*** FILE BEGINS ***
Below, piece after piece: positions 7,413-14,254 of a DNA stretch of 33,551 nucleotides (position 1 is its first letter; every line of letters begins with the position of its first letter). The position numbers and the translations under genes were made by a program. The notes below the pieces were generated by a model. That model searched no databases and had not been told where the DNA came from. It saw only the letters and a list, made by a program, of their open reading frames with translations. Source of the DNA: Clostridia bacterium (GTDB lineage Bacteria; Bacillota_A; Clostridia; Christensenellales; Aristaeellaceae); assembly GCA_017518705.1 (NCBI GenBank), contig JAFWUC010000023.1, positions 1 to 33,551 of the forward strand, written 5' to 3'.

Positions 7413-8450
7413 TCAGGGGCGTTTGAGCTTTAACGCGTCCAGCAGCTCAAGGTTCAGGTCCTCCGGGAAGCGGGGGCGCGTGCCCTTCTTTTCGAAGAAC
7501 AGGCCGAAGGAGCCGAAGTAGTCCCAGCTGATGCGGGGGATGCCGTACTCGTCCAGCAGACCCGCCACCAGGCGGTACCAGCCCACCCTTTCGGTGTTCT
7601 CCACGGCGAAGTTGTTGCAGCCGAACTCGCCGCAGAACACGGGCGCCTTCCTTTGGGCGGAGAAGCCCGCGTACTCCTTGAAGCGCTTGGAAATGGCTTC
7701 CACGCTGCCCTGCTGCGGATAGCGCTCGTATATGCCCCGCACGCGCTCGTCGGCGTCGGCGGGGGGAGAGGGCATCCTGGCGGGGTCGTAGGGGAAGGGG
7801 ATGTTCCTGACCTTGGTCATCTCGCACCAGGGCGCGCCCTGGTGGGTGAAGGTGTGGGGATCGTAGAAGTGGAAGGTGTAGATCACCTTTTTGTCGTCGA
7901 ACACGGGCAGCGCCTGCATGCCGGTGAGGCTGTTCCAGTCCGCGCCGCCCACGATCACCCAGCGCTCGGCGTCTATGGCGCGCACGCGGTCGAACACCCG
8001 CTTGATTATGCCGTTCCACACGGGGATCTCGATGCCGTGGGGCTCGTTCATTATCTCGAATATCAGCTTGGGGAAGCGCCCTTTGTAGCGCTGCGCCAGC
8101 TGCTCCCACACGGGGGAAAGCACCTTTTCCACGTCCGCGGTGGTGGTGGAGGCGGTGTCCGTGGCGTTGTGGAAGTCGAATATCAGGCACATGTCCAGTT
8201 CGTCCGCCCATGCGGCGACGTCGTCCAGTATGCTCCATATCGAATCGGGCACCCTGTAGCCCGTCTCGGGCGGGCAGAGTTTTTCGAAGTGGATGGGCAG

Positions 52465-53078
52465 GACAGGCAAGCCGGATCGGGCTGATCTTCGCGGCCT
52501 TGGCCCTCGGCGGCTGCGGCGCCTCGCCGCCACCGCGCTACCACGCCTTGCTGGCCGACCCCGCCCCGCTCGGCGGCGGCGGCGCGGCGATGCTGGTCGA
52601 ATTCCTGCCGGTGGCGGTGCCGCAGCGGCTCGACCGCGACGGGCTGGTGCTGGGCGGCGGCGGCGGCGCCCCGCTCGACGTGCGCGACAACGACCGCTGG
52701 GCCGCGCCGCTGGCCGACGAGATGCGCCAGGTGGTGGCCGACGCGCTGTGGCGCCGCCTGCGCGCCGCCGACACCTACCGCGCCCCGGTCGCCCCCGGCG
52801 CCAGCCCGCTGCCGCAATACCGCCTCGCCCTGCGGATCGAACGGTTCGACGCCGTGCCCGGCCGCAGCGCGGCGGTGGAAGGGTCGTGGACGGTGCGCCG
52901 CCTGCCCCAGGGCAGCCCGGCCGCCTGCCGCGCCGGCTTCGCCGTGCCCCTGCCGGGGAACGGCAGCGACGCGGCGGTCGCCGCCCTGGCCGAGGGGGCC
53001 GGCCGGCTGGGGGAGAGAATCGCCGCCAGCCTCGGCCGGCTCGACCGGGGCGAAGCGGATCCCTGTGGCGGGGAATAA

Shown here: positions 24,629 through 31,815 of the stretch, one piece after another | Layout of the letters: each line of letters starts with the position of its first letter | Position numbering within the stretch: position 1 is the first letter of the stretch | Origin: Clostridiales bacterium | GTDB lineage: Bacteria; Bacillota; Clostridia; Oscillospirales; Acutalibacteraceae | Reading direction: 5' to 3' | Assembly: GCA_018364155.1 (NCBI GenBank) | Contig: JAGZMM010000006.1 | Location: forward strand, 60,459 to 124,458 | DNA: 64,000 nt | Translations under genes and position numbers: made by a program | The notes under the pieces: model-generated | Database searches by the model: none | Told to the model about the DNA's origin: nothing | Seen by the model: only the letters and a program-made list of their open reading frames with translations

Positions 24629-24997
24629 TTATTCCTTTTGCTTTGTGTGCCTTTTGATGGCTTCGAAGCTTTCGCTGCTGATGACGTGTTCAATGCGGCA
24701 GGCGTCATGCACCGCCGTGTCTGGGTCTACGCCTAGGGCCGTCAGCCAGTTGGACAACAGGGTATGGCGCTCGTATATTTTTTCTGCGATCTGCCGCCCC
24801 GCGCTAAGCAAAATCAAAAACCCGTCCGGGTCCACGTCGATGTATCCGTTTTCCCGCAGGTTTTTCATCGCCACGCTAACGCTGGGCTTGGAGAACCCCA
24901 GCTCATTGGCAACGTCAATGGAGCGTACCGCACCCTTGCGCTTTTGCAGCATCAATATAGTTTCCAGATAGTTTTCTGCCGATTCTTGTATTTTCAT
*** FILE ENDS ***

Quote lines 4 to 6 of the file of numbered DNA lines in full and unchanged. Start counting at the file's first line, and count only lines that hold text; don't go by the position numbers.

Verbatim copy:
7501 AGGCCGAAGGAGCCGAAGTAGTCCCAGCTGATGCGGGGGATGCCGTACTCGTCCAGCAGACCCGCCACCAGGCGGTACCAGCCCACCCTTTCGGTGTTCT
7601 CCACGGCGAAGTTGTTGCAGCCGAACTCGCCGCAGAACACGGGCGCCTTCCTTTGGGCGGAGAAGCCCGCGTACTCCTTGAAGCGCTTGGAAATGGCTTC
7701 CACGCTGCCCTGCTGCGGATAGCGCTCGTATATGCCCCGCACGCGCTCGTCGGCGTCGGCGGGGGGAGAGGGCATCCTGGCGGGGTCGTAGGGGAAGGGG